Total Learning Competence in a Glasser Quality School

Total Learning Competence in a Glasser Quality School

In a Glasser Quality School, Total Learning Competence is stressed. Evaluations of work that are below competence (what is now a “B”) is eliminated.

All schooling as defined by Dr. William Glasser has been replaced by useful education.

For example, one school working on the Glasser Quality School Model uses a scoring system consistent with  Dr. Glasser’s recommendations, but with considerable enhancement. The in-house progress testing used is:

  • Learning in Progress (P) means competence is not yet reached
  • Competence (C)
  • Advanced (A)
  • Mastery (M)

To proceed beyond Competence to Advanced, a student engages in teaching someone else or shows a standard well beyond the learning expectations.  Similarly, to achieve Mastery, the student must teach a group of people or show a standard well beyond Advanced.

Cooperation

Students work cooperatively in teams from Pre-K onward. This early practice prepares for collaborative teamwork as students progress through the grade levels.

Senior students perceive collaborative teamwork as a skill required for University and they believe that it is one of the keys to being successful there.

 

– Trainer, Speaker, Author
– William Glasser International Senior Faculty
– Brain-Based Trainer, Jensen Learning Corporation
– Doctor of Natural Medicine, IQUIM
– Editorial Board, Journal for Choice Theory and Reality Therapy

Relationships in a Glasser Quality School

Relationships in a Glasser Quality School

One of the most obvious characteristics of a Glasser Quality School is the special relationship that exists between staff and students as well as between students.

Teachers demonstrate repeatedly how much they enjoy and love being with students.

Students at all levels indicate that they want to come to school.

Evidence of trusting relationships may be found in comments such as:

  • Here they care about us;
  • The teachers help us learn;
  • School is so much fun;
  • We have many chances to succeed;
  • We love the way learning takes place;
  • We have lots of freedom;
  • It’s not like other schools where people want to control you;
  • It’s not a scary place;
  • Other students care about me;
  • I love everything.

There is no need for teachers to raise their voices, rebuke students, or appear cross in their presence.  Students are orderly and relaxed in the corridors and in classes. There is a reasonable noise level which naturally accompanies certain types of classroom activities.  Interactions demonstrate mutual respect:  each side listens to the other and students respond to requests for silence immediately and without fuss.

In a Glasser Quality School, relationships are based upon trust and respect.  While there may be discipline incidents, all discipline problems have been eliminated.

 

– Trainer, Speaker, Author
– William Glasser International Senior Faculty
– Brain-Based Trainer, Jensen Learning Corporation
– Doctor of Natural Medicine, IQUIM
– Editorial Board, Journal for Choice Theory and Reality Therapy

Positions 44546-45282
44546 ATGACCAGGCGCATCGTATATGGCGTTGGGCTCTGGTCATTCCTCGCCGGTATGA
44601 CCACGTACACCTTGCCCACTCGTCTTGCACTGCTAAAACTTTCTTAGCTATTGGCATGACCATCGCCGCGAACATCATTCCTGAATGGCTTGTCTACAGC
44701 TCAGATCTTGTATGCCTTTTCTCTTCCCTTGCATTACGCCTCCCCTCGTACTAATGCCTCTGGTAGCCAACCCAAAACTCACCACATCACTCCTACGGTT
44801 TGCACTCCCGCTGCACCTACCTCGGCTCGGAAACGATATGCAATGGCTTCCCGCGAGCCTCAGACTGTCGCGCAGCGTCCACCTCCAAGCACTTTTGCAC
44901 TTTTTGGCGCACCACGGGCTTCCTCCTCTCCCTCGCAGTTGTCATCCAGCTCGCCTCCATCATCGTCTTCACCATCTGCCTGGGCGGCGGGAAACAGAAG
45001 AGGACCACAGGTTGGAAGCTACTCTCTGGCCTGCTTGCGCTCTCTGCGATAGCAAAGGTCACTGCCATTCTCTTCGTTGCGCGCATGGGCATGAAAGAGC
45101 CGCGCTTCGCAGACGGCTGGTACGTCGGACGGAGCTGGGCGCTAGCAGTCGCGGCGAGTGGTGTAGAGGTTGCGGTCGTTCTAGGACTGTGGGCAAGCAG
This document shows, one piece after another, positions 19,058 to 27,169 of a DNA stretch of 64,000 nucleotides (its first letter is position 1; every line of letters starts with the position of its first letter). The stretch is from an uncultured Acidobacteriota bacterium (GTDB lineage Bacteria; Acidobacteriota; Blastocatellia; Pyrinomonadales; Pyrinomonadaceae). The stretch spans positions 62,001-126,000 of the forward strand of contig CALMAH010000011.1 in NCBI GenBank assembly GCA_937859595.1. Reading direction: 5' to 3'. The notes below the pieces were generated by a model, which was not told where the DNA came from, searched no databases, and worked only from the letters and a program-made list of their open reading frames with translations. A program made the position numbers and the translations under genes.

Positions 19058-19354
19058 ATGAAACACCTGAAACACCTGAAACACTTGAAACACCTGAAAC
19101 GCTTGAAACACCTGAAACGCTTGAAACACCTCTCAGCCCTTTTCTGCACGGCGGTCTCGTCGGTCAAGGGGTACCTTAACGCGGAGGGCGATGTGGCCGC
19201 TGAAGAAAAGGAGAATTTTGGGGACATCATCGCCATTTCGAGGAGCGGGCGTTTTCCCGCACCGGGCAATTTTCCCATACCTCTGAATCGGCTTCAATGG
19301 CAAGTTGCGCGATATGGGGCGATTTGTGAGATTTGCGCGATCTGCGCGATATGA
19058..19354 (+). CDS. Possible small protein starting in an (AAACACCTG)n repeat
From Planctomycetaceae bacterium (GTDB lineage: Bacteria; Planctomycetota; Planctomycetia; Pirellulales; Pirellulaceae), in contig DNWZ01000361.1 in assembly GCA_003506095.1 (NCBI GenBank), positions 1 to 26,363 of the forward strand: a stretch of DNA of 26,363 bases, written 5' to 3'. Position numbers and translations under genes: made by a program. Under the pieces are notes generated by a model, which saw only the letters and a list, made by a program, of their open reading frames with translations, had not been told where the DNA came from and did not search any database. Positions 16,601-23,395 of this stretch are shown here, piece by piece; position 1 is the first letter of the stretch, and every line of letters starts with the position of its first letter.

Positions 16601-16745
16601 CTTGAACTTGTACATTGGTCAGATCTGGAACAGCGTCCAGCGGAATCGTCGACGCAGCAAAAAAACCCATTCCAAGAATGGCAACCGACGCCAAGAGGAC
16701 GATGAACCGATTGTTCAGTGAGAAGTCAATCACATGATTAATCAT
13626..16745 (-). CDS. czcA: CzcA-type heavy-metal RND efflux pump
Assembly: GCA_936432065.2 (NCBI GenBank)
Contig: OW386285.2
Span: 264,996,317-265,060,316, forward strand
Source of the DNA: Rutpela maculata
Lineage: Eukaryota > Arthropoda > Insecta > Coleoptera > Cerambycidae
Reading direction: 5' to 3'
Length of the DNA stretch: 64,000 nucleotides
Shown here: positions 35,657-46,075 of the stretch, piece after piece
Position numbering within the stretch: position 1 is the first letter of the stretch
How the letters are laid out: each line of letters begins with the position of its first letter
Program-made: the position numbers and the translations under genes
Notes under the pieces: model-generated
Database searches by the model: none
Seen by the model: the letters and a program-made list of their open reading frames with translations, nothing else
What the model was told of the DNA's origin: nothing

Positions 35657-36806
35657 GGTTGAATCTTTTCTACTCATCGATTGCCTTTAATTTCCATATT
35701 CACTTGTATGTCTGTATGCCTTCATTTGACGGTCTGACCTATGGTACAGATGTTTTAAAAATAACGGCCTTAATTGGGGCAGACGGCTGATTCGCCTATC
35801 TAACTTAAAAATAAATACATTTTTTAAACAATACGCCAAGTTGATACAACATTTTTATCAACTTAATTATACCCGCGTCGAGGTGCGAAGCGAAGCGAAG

Would you rather…?

Would you rather…?

Would you rather….

  • Talk till you’re blue in the face or ask a pivotal question?
  • Work harder than the clients you are trying to help or give them information that helps them to help themselves?
  • Get frustrated over people’s seemingly ineffective behaviour or develop an understanding and perspective to facilitate effective learning?

You already know which of those choices you’d rather do. You know which is most effective. And if you are in a profession that involves helping others, you also know that making the effective choice can make the difference between loving your job or hating it.

But how can you develop that skill? How do you become more effective yourself, and become more helpful for your clients?

Since 1967, more than 86,000 people have completed Basic Intensive Training in Reality Therapy and Choice Theory. Dr. William Glasser’s work is taught in over 30 countries. Choice Theory will make a difference in your life.

And the learning opportunities, books, and resources that you’ll find on this site can help!

 

 

President, The Key Associates Inc.

Founder of Choice Theory Online | William Glasser International Inc. Faculty Member, Supervisor level | Glasser Canada Board Member

During my 25 years in the Life-Work field, I have constantly been on the lookout for new tools that can better meet the needs of the people who have the desire to improve and equip themselves to achieve a work-life balance on both an individual and professional level.

If the cat would only change

If the cat would only change

Learning how to get along can be hard work. Let’s get some perspective from the dog and cat and perhaps also satisfy our basic need for fun.

If you’re familiar with households that have both a cat and a dog, you know that pets develop their own ways of interacting. The cat may be dominant; the dog may be dominant. (Yeah, right.)

Consider the dog’s point of view.  Begging for attention and the mere promise of a cookie, she’s ordered around: come, sit, stay, even roll over. Meanwhile the cat runs the house, with prime food and superior sleeping arrangements. The worst affront—the cat doesn’t even care!

The dog’s perspective is that her life would be better if the cat were different. “If the cat would only change, everything would be perfect.”

Where’s the reality therapy connection? Have you ever heard (or said)…

“If my spouse would only pay attention, everything would be better.”

“If my children would only listen, everything would be better.”